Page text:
A doctor who performed euthanasia on a patient with severe dementia should be found guilty of murder but not given any punishment, the public prosecution department said at the doctor’s trial in The Hague on Monday.
While there are no doubts about the doctor’s good intentions, she should have been more proactive in talking to the patient about her wish to die, the public prosecutor said in court.
The case, the first of its kind in the Netherlands, centres on a 74-year-old woman who had drawn up a living will some years before her admission to the nursing home and had regularly stated that she wanted to die.
‘This is a case which impacts upon the whole country and which has divided the country,’ the prosecutor said.
The doctor said in court that she had spoken three times to her patient about her wish to die, but not about her living will because ‘she could not remember anything about it’. Her long and short-term memory was shot and she no longer recognised her husband, the doctor said.
The woman’s daughter said in a written statement in court that she had no doubt her mother wished to die. ‘The doctor freed my mother from the mental prison which she ended up in,’ the statement said.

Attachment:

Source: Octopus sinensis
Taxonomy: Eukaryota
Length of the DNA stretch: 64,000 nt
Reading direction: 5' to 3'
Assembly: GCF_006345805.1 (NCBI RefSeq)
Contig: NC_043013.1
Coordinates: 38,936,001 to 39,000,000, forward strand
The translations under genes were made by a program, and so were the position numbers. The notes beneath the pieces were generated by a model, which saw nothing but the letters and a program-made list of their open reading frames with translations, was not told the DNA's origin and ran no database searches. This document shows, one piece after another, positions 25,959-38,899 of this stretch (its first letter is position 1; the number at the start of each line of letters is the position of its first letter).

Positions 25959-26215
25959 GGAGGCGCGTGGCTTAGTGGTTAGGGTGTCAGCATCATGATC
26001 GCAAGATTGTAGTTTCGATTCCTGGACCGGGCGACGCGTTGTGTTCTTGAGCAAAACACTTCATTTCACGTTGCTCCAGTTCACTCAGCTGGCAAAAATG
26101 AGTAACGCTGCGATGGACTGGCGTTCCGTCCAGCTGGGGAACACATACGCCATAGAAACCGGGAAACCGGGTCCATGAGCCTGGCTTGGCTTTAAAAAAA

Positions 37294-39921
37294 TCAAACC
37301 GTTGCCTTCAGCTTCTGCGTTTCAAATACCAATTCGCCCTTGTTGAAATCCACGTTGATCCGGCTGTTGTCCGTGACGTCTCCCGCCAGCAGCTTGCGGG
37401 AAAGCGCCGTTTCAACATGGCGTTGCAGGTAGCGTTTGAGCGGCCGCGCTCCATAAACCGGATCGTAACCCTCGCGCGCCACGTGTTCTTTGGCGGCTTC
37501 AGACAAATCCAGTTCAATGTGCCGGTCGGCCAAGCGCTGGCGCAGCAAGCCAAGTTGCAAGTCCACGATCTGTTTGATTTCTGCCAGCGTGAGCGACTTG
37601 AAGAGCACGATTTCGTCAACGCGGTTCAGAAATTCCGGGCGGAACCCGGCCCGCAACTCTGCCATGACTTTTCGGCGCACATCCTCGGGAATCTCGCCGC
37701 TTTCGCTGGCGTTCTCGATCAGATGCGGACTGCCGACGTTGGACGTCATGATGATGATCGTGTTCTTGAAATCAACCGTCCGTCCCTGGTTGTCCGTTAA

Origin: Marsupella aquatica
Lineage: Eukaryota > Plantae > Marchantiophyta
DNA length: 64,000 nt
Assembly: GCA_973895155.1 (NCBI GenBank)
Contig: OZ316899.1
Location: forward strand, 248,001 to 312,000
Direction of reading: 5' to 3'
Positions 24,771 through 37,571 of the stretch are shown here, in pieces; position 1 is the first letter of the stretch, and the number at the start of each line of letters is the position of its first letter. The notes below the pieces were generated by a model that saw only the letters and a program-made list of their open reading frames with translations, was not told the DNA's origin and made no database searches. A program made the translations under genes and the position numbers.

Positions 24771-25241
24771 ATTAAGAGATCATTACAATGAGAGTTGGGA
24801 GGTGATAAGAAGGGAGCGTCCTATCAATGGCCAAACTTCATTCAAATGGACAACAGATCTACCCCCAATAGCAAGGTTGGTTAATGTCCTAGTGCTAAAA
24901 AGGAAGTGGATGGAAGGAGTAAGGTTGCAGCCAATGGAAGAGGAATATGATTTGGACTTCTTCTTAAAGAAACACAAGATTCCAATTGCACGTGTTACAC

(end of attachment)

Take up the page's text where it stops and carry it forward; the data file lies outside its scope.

Euthanasia for people with severe dementia is rare and last year two cases were reported. In total 144 people who were in the first stages of the disease were given euthanasia, compared to 12 a decade ago.
Euthanasia is legal in the Netherlands under strict conditions. For example, the patient must be suffering unbearable pain and the doctor must be convinced the patient is making an informed choice. The opinion of a second doctor is also required.
Since the legislation was introduced in 2002, there have been a number of controversial cases, including a woman suffering severe tinnitus and a serious alcoholic.
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